A non-partisan coalition that supports BC children, First Call: BC Child and Youth Advocacy Coalition has a lot to be proud of when it comes to stepping up for this province’s most vulnerable. In addition to overseeing the annual BC Child Poverty Report Card and Living Wage for Families campaign efforts, the coalition ensures a regular media presence in order to speak up for those who need a voice most. Yet perhaps at no time has this dedication been more apparent than in their never-give- up approach to putting an end to government clawbacks as they pertained to single parents who receive child support payments.
Today, We are Roommates
In 2014, the offices of Vancity Community Foundation became home to the charitable work associated with First Call: BC Child and Youth Advocacy Coalition. We couldn’t be more proud to have so much good under one roof.
But What's a Clawback?
The BC government had a policy in place which meant when a single parent would receive child support payments, the government would deduct or “clawback” that amount from their income assistance benefits. As of September 2015, however, with
changes to the provincial budget, First Call was among the many celebrators who bid adieu to this archaic set-up. Over 5,400 children will benefit from this policy change.
Our Glass is Half Full
Unfortunately, the government still employs a clawback when funds received by an individual on income assistance are to pursue an education. At Vancity Community Foundation, we are working to address these challenges with our community partners and donors by supporting important changes to public policy. We share in the optimism of those affiliated with the Jane Taylor Legacy Fund, in that each woman receiving support will move closer to achieving well-paid employment.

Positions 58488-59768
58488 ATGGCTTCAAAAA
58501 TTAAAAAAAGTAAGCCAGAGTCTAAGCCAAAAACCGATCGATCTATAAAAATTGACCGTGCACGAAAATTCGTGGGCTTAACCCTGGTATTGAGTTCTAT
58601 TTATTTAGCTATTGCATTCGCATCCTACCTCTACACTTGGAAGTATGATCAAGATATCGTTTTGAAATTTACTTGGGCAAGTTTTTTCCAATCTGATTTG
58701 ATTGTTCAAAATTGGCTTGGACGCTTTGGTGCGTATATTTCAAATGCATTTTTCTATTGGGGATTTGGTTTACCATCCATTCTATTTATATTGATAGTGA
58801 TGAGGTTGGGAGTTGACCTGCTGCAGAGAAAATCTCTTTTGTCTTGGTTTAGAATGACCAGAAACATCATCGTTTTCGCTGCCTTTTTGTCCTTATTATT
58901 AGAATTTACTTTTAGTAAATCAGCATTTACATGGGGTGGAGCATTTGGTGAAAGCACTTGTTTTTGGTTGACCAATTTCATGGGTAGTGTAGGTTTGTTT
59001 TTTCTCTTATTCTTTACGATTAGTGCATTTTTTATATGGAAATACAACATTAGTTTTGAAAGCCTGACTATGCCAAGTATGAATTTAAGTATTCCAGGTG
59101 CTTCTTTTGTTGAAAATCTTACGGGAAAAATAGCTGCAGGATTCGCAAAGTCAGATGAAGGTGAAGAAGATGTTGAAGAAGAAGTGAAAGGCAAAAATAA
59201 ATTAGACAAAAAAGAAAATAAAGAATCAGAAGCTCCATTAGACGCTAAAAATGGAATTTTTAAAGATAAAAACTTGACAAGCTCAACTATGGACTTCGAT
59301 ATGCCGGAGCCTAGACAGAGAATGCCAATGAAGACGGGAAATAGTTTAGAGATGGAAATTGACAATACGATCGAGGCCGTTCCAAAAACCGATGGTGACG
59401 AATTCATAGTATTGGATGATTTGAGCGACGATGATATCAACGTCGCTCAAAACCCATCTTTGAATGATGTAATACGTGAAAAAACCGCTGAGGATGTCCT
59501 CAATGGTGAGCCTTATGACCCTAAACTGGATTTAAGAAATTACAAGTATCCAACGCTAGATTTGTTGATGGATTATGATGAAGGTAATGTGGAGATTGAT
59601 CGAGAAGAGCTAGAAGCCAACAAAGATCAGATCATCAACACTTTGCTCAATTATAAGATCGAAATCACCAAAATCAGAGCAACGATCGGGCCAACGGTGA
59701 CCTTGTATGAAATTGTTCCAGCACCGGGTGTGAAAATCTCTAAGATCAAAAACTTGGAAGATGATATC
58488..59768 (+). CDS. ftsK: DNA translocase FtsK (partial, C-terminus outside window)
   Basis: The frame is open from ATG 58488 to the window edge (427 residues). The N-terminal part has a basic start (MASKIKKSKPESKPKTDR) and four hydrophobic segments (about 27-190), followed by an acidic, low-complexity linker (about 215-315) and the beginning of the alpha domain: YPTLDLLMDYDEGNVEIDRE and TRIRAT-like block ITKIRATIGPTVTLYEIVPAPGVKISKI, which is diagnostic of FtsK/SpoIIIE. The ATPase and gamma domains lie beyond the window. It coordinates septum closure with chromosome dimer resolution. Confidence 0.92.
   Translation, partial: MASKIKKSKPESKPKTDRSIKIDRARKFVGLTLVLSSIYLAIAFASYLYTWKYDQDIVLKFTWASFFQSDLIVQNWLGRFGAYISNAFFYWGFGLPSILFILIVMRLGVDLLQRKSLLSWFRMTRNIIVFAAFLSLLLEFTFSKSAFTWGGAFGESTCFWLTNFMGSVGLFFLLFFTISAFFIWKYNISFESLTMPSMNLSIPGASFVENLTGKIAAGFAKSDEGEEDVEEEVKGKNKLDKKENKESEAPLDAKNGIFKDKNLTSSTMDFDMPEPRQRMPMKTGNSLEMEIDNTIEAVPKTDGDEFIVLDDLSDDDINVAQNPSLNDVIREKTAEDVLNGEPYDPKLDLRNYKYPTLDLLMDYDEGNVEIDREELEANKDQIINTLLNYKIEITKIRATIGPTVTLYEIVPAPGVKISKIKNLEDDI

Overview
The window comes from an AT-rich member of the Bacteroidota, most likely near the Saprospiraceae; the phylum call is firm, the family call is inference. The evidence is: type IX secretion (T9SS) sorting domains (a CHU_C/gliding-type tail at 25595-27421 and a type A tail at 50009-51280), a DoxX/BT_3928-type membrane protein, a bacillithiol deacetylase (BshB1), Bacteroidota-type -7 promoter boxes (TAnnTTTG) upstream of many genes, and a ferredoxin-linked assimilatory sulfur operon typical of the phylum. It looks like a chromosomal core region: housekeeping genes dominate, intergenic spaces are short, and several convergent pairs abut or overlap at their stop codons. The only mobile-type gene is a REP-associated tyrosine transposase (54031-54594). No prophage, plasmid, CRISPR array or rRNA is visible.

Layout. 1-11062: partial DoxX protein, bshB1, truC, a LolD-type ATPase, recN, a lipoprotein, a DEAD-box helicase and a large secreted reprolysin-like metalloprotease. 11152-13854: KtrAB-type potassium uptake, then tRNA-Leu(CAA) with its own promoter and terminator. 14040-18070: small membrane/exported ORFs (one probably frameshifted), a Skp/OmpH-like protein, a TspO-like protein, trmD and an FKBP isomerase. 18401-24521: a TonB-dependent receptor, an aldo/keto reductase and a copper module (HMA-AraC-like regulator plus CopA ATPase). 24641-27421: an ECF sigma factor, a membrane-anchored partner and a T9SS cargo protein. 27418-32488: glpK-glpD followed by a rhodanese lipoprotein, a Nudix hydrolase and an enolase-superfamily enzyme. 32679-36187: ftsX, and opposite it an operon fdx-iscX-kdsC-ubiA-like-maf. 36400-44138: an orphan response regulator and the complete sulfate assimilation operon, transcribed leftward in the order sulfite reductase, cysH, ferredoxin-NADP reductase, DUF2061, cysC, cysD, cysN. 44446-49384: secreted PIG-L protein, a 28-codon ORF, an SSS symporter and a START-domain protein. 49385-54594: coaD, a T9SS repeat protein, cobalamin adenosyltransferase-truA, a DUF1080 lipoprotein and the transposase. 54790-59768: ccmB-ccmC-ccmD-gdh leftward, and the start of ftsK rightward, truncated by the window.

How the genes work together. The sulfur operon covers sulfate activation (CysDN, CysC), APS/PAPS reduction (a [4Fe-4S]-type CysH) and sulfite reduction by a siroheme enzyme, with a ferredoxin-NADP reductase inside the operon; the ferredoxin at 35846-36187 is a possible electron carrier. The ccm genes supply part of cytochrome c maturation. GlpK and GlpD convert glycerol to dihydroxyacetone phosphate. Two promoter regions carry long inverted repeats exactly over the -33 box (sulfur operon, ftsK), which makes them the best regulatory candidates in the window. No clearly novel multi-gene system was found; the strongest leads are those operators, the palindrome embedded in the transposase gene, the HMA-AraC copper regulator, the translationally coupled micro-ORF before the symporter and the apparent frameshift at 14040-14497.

The Jane Tyler Legacy Fund
Jane Tyler's Legacy Fund will mean scholarships for single women on social assistance. Like the name implies, the Jane Tyler Legacy Fund was created in memory of the great Jane Tyler. Born in Ireland and given up by birth parents too poor to care for her, Jane was raised by a couple who had 14 children of their own. All told, Jane was no stranger to poverty. She arrived in Canada at age 17 and found employment in service to the wealthy of Vancouver. By 38, Jane found herself divorced with two daughters. Having no recent work experience she did not know how she might earn a living. Without funds to pursue an education, friends offered to pay for courses that gave her a Diploma in Early Childhood Education. This act of generosity altered the trajectory of Jane’s life. She worked as a preschool teacher until her retirement at the age of 70.
Recognizing the role that the mutually-symbiotic act of giving and receiving played in her mother’s life, Jane’s daughter, Gale, established the Jane Tyler Legacy Fund to provide bursaries to single mothers on social assistance, who want to pursue post secondary education. And, furthermore, Gale works hard to have the government eliminate the policies that deny people on social assistance the right to enrol in school without suffering the clawback of any bursary beyond the money received on social assistance.